We're unable to sign you in at this time. Please try again in a few minutes.
We were able to sign you in, but your subscription(s) could not be found. Please try again in a few minutes.
There may be a problem with your account. Please contact the AMA Service Center to resolve this issue.
Contact the AMA Service Center:
Telephone: 1 (800) 262-2350 or 1 (312) 670-7827  *   Email: subscriptions@jamanetwork.com
Error Message ......
Editor's Correspondence |

Drug-Eluting Stents Should Not Be Used in ST-Elevated Myocardial Infarction With Cardiogenic Shock

Sébastien Champion, MD; Bernard Alex Gaüzère, MD; Yannick Lefor, MD
Arch Intern Med. 2012;172(20):1613-1614. doi:10.1001/archinternmed.2012.4418.
Text Size: A A A
Published online


De Luca and colleagues1 concluded from their meta-analysis that drug-eluting stents (DES) in the ST-elevated myocardial infarction (STEMI) setting are more efficient than bare-metal stents (BMS) in reducing target-vessel revascularization (TVR). One must remember that during STEMI, one of the most serious complications is cardiogenic shock, which is not well pinpointed in their study.

We would like to share our experience in our intensive care unit in which 249 patients presenting with a cardiogenic shock were retrospectively reviewed during 2 years. Of the 249 patients, 51 underwent a coronary stenting: 30 (59%) ended up with at least 1 DES and 21 (41%) with only a BMS. The choice of the device was made by the coronarographist, according to the French guidelines.2 Despite an aggressive support (78% had a counterpulsation, 43% an hemodialysis, and 10% an assist device), the mortality remained high, even with a trend in higher mortality in the DES group (53% vs 47%; P = .16). Even used on a liberal basis in patients with similar risk markers (ie, age, left ventricular ejection fraction, Simplified Acute Physiology Score [SAPSII] score3), the DES did not reduce that tremendous mortality rate. Major hemorrhages were diagnosed in 59% of the patient with a median of 3 packed red blood cells transfused. Antiplatelet therapy had to be stopped for a few days in nearly half of patients.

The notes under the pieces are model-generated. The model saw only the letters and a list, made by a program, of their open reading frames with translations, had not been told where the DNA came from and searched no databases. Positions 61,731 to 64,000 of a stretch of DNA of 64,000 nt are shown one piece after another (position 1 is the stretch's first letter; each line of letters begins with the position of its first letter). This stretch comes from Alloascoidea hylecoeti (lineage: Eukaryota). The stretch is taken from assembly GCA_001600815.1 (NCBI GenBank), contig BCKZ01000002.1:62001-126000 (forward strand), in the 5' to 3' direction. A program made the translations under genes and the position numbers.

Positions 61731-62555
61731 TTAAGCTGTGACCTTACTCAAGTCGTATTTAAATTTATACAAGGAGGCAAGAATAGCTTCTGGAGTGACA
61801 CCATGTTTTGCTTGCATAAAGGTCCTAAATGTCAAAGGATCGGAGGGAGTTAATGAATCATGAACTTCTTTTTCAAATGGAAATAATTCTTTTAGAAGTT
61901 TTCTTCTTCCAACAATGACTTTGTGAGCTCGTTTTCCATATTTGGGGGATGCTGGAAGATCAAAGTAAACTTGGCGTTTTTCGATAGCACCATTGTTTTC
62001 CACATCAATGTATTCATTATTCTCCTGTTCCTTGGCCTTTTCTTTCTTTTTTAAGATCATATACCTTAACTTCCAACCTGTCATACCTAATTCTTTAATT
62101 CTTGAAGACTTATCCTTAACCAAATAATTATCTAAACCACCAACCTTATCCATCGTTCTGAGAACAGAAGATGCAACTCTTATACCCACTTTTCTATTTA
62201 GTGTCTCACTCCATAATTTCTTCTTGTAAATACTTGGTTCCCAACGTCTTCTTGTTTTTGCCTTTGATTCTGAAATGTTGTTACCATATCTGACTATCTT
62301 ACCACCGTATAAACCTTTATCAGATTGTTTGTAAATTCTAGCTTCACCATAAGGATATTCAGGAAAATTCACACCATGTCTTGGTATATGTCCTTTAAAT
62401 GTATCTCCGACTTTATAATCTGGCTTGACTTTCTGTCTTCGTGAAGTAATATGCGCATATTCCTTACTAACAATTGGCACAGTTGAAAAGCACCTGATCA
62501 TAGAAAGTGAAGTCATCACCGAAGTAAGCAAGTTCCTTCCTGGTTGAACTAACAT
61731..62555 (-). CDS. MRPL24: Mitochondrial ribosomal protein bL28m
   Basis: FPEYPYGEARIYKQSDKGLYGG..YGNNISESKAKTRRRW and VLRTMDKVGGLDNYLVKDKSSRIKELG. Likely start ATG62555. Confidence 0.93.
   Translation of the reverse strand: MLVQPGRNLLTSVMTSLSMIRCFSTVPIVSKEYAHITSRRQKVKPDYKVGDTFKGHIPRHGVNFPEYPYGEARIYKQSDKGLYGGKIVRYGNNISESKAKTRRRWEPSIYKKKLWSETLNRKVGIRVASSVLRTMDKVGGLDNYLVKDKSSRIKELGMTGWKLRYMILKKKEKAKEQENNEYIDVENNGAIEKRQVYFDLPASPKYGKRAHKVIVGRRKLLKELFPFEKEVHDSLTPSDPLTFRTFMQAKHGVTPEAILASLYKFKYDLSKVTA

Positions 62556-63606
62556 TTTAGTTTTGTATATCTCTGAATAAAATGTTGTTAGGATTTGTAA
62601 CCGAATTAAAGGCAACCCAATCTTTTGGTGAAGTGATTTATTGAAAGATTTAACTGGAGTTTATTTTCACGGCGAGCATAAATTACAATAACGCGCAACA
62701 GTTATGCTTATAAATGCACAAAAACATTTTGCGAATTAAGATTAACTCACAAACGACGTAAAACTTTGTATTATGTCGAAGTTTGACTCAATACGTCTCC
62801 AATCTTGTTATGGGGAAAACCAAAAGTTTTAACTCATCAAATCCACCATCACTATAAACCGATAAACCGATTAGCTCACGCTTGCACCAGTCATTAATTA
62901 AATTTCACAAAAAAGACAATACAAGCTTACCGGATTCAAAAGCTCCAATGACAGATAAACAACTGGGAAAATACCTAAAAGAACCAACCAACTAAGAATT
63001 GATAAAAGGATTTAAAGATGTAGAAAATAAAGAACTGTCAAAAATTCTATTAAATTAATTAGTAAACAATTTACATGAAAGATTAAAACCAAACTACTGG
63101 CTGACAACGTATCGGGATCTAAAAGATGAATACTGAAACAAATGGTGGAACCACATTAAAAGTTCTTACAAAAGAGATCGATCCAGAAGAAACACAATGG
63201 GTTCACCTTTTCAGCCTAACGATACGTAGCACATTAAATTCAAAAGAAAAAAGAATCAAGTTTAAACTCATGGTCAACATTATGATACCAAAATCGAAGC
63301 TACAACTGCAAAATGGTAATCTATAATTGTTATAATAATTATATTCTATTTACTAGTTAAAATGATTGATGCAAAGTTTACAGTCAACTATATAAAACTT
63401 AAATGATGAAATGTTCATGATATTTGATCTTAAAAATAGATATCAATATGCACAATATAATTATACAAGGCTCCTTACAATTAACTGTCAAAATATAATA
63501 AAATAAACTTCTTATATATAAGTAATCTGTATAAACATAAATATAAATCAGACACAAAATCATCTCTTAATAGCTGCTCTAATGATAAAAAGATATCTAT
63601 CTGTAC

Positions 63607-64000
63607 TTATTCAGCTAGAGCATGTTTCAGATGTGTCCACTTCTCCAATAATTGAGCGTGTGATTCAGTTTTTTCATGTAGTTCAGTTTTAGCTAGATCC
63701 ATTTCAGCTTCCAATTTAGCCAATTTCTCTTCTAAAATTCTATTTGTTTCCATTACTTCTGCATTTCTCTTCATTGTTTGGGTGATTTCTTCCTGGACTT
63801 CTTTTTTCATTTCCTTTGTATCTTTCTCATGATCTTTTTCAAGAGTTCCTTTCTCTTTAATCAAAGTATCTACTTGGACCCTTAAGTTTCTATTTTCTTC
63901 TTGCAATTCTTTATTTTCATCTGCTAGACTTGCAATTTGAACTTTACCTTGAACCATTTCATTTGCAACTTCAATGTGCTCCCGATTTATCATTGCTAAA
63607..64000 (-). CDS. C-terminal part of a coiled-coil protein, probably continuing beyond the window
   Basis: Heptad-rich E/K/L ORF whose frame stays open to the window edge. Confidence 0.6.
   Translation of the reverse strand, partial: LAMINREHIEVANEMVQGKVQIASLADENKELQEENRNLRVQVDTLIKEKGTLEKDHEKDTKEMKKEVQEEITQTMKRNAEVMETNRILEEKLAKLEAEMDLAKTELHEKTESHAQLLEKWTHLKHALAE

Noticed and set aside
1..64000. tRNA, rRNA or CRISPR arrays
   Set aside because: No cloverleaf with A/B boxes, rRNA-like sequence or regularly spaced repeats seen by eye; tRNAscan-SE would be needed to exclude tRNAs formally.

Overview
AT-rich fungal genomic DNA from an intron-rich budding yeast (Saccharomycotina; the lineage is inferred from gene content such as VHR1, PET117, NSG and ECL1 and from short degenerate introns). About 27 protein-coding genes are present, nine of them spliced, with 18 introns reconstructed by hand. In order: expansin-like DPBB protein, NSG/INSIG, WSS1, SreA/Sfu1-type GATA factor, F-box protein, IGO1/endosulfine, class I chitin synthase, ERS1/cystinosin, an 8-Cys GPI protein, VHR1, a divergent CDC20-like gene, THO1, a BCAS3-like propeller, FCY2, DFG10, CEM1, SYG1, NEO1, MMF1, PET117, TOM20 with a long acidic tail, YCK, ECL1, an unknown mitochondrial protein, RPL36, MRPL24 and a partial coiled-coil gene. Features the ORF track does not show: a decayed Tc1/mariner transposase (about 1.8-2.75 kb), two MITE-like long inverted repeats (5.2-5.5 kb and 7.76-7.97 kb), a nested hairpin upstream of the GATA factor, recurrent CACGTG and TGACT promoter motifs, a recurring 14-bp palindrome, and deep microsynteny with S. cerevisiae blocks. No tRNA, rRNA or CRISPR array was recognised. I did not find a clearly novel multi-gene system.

Sign in

Purchase Options

• Buy this article
• Subscribe to the journal
• Rent this article ?

First Page Preview

View Large
First page PDF preview





Also Meets CME requirements for:
Browse CME for all U.S. States
Accreditation Information
The American Medical Association is accredited by the Accreditation Council for Continuing Medical Education to provide continuing medical education for physicians. The AMA designates this journal-based CME activity for a maximum of 1 AMA PRA Category 1 CreditTM per course. Physicians should claim only the credit commensurate with the extent of their participation in the activity. Physicians who complete the CME course and score at least 80% correct on the quiz are eligible for AMA PRA Category 1 CreditTM.
Note: You must get at least of the answers correct to pass this quiz.
Please click the checkbox indicating that you have read the full article in order to submit your answers.
Your answers have been saved for later.
You have not filled in all the answers to complete this quiz
The following questions were not answered:
Sorry, you have unsuccessfully completed this CME quiz with a score of
The following questions were not answered correctly:
Commitment to Change (optional):
Indicate what change(s) you will implement in your practice, if any, based on this CME course.
Your quiz results:
The filled radio buttons indicate your responses. The preferred responses are highlighted
For CME Course: A Proposed Model for Initial Assessment and Management of Acute Heart Failure Syndromes
Indicate what changes(s) you will implement in your practice, if any, based on this CME course.


Some tools below are only available to our subscribers or users with an online account.

0 Citations

Sign in

Purchase Options

• Buy this article
• Subscribe to the journal
• Rent this article ?

Related Content

Customize your page view by dragging & repositioning the boxes below.

Articles Related By Topic
Related Collections
PubMed Articles

The Rational Clinical Examination: Evidence-Based Clinical Diagnosis
Evidence To Support The Update

The Rational Clinical Examination: Evidence-Based Clinical Diagnosis
Quick Reference